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Reinvigorating Literacy Education in the US

November 19, 2009 07:00 AM
by Colleen Brondou
In addition to a slew of studies, initiatives, programs and methods that aim to teach American children to read, a new federal bill would provide much-needed funds for literacy programs.

Nearly $12 Billion Proposed for Literacy Education

Although state and local funding for schools has taken a hit, Sen. Patty Murray, D-Wash., has introduced a bill that would provide almost $12 billion over five years for literacy programs.

The legislation also focuses on an area of increasing concern in literacy education: middle school and high school. According to Les Blumenthal, writing for The News Tribune of Tacoma, Wash., many educators report seeing middle school students’ reading test scores take a dip, even though these students’ earlier reading problems were thought to have been resolved. Blumenthal explains that fewer teachers and less one-on-one instruction are available for older students.

“I think it’s the critical silent issue in education,” Murray said. “Where we have not focused are in the upper grades.”

The funding in the bill would be directed at school districts and states, and could finance staff training, literacy coaches and state literacy plans. Ten percent of the funding in the bill would be allocated to programs for children from birth to age 5, 40 percent to students in kindergarten through grade five, and 40 percent to students in grade six through grade 12. The remaining 10 percent would be discretionary.

Background: Literacy rates

Blumenthal reports that “[l]iteracy rates vary widely from school district to school district.” In several districts in the Tacoma area, for example, more than 70 percent of students meet reading standards, but in Tacoma itself, just 60 percent meet standards, and in Pasco, only 55 percent.

Approximately 40 percent of all students have a hard time learning to read, Blumenthal reports. “I struggled to learn to read,” Paul Rosier, executive director of the Washington Association of School Administrators and a former superintendent of the Kennewick School District, told Blumenthal. “It was discouraging. It was hard work. When kids struggle, they are turned off.”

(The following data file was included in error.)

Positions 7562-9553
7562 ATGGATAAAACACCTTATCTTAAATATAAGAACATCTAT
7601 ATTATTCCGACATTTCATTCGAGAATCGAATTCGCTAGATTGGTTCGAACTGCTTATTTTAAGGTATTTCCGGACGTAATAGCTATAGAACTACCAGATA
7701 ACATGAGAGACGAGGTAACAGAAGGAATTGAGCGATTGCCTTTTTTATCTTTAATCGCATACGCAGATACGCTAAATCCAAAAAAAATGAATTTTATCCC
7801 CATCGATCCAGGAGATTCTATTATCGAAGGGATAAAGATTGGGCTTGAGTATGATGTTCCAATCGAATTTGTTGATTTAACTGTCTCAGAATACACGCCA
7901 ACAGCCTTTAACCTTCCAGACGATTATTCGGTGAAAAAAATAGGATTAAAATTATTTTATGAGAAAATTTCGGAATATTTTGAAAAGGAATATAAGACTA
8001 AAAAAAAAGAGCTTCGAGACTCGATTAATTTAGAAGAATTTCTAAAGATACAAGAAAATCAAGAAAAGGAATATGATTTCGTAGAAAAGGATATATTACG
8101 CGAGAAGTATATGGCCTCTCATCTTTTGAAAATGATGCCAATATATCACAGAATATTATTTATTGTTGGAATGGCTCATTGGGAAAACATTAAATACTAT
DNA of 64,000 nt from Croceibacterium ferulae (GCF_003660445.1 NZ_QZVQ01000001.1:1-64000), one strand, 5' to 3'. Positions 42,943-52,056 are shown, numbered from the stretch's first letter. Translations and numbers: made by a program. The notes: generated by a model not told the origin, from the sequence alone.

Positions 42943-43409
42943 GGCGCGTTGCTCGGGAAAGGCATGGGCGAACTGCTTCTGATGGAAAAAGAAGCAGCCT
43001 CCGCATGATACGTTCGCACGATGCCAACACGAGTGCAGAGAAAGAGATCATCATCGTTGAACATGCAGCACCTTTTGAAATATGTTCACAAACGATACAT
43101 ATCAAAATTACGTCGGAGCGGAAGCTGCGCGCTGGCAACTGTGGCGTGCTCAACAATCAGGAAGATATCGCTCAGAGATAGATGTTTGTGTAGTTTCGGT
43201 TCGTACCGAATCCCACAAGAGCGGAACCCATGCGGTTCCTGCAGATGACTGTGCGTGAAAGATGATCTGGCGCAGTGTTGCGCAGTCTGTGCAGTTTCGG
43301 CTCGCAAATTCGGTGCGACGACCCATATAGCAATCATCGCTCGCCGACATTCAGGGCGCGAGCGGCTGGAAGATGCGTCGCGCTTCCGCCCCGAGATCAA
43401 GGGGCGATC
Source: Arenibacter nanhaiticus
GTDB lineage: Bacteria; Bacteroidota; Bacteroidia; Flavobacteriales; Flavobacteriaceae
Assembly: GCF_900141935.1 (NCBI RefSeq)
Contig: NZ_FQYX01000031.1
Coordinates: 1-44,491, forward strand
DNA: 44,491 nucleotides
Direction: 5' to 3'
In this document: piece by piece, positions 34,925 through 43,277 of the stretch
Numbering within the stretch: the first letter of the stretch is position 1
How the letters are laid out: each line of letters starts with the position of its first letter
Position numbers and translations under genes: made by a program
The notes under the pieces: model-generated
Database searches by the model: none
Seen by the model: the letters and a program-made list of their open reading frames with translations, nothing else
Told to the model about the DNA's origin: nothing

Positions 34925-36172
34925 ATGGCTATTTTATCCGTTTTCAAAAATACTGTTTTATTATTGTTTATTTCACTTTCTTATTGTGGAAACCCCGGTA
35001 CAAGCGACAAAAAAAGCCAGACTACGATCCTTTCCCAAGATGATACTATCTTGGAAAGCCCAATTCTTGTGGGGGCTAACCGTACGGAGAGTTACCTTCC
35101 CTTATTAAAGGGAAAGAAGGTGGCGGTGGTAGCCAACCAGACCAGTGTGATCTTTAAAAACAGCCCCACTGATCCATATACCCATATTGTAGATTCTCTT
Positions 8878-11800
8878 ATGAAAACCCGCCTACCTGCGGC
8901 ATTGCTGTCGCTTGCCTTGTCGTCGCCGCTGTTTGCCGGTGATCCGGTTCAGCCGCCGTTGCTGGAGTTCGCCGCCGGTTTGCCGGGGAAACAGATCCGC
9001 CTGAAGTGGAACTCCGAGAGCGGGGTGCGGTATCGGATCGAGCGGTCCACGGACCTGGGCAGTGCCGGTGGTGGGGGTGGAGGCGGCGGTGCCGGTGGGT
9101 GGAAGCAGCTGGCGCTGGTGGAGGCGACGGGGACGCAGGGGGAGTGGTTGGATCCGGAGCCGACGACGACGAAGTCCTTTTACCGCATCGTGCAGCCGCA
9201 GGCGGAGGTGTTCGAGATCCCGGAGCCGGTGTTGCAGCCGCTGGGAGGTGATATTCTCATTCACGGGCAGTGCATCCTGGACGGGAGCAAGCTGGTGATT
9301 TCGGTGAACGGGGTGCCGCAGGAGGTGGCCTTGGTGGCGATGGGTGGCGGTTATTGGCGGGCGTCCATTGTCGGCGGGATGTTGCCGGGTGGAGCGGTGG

When kids are turned off, they may grow up to be illiterate adults. In 2003, the National Assessment of Adult Literacy (NAAL) looked at a “nationally representative” sample of 18,500 adults in the United States to see which level of literacy they could attain: Below Basic, Basic, Intermediate and Proficient. The study found that “30 million adults have Below Basic prose literacy.” Prose literacy is defined as “the knowledge and skills needed to search, comprehend, and use information from continuous texts such as books, newspaper articles, or magazines.”

Opinion & Analysis: Why do kids struggle to learn to read?

Experts offer several theories to explain why some students have problems learning to read. Some kids are immigrants and are just learning English as a second language. Others have reading disabilities such as dyslexia or other learning disabilities. For others, poverty and a difficult home life contribute to the problem.

As an example, Blumenthal cites an inner-city school in Tacoma where more than 70 percent of students receive reduced or free lunches. According to Dawn Musgrove, a teacher in the school district, about 50 to 60 percent of the school’s approximately 600 students have reading difficulties.

One school district in the Tacoma area, Federal Way School District, has the most AmeriCorps workers of any school district in the country—70. The tutors work with about 6,000 students that are having problems with reading. But as Monda Holsinger, the Federal Way AmeriCorps director, explains, poverty is another problem for these students. “[S]ome of the students the AmeriCorps workers tutor are given snacks before they go home at night because they might not eat again until their free school breakfast,” Blumenthal notes.

Other experts say that an emphasis on math and science has drawn attention away from literacy programs and as a result, these programs are suffering. But some believe the problem lies within the U.S. reading curriculum itself: It’s been criticized for emphasizing the standard classics and catering too heavily to female readers. How to appeal to all readers at their individual levels? Some teachers say students should be allowed to choose their own books to read.

Related Topic: Literacy: The path to happiness?

A 2008 study from Britain’s National Literacy Trust found that literate people are more likely to be happy and have significant personal relationships. The study also found that literate adults are also more likely to vote and buy a home.

Reference: Literacy Web guides; Volunteer opportunities

FindingDulcinea has language and literacy resources for Grade 1, Grade 2, Grade 3 and Grade 4, as well as Elementary English, Middle School English and High School English Web Guides. is a gateway to volunteer opportunities around the world. Simply enter “literacy” or “reading” into the Keywords field to get a complete list of volunteer positions.

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